Affective impact and electrocortical correlates of a psychotherapeutic microintervention: An ERP study of cognitive restructuring
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Objective: Psychotherapy for depression emphasizes techniques that can help individuals regulate their moods. The present study investigated the affective impact and electrocortical correlates of cognitive restructuring, delivered as a 90-minute psychotherapeutic microintervention in a dysphoric sample. Method: Participants (N = 92) who reported either low or high levels of dysphoric symptoms were randomly assigned to the restructuring microintervention, a control intervention or a no-intervention condition. We obtained recordings of event-related potentials (ERPs) as well as mood self-ratings during an experimental session immediately after the psychotherapeutic microintervention and the control intervention in which a set of negatively valenced pictures (IAPS) was presented with different instructions. Results: Whereas the restructuring intervention group and the control intervention group reported both increases in positive and decreases in negative affect from pre- to post-intervention, the three groups differed significantly on ERP measures. Conclusions: Findings provide support for current models of mechanisms of action in cognitive therapies. © 2013 © 2013 Society for Psychotherapy Research.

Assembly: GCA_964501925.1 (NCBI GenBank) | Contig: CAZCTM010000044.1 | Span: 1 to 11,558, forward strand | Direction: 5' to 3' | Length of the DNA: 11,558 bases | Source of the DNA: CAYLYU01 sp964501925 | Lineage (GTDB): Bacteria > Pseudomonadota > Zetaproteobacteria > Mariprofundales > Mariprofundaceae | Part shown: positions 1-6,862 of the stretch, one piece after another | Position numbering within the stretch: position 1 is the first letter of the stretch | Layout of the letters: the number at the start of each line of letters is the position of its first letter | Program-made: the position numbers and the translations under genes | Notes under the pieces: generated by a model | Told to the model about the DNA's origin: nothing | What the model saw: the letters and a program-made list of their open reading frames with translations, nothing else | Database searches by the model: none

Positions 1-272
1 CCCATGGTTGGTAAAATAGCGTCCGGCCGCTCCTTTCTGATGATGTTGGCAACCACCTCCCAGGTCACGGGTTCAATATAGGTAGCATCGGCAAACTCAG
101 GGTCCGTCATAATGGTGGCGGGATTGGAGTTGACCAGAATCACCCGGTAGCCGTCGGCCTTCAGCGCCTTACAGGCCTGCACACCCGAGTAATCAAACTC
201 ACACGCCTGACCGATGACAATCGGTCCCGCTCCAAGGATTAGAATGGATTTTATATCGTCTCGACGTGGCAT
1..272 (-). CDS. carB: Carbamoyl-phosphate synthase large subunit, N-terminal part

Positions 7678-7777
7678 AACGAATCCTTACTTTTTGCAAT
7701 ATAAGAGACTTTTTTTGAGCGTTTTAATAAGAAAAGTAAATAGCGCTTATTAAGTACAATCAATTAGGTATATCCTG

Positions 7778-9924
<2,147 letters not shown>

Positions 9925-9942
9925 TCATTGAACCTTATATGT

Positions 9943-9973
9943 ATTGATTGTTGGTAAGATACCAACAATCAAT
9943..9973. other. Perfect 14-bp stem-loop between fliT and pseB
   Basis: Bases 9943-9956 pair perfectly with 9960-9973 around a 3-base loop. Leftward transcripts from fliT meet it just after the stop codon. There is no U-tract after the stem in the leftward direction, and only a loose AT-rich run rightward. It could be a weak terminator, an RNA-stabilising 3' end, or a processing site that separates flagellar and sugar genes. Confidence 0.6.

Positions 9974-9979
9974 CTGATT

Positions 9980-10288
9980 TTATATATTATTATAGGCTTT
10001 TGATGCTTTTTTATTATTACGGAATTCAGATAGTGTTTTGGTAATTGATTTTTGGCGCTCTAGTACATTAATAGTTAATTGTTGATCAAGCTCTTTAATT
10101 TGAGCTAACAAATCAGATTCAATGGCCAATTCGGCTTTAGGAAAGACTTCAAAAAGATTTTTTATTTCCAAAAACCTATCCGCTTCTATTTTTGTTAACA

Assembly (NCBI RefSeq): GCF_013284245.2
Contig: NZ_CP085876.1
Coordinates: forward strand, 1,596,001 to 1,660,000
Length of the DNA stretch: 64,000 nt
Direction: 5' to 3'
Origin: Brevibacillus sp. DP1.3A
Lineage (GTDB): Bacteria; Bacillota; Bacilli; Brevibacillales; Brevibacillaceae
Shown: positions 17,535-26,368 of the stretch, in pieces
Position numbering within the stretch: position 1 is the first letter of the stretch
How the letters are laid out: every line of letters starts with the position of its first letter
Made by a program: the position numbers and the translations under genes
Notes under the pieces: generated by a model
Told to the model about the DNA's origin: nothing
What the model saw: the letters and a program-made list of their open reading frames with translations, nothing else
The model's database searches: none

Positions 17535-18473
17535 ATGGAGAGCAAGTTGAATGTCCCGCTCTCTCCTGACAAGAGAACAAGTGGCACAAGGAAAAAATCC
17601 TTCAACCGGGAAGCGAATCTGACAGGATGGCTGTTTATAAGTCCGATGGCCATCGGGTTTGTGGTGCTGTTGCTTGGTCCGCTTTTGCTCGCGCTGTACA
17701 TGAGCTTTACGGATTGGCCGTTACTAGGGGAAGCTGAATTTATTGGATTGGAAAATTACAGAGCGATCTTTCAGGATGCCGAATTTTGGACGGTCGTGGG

Published Version (Please cite this version)10.1080/10503307.2013.847986
Publication InfoLutz, W; Strauman, Timothy J; & Zaunmüller, L (2014). Affective impact and electrocortical correlates of a psychotherapeutic microintervention: An ERP study of cognitive restructuring. Psychotherapy Research, 24(5). pp. 550-564. 10.1080/10503307.2013.847986. Retrieved from https://hdl.handle.net/10161/13843.
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Professor of Psychology and Neuroscience
Professor Strauman's research focuses on the psychological and neurobiological processes that enable self-regulation, conceptualized in terms of a cognitive/motivational perspective, as well as the relation between self-regulation and affect. Particular areas of emphasis include: (1) conceptualizing self-regulation in terms of brain/behavior motivational systems; (2) the role of self-regulatory cognitive processes in vulnerability to depression and other disorders; (3) the impact of tre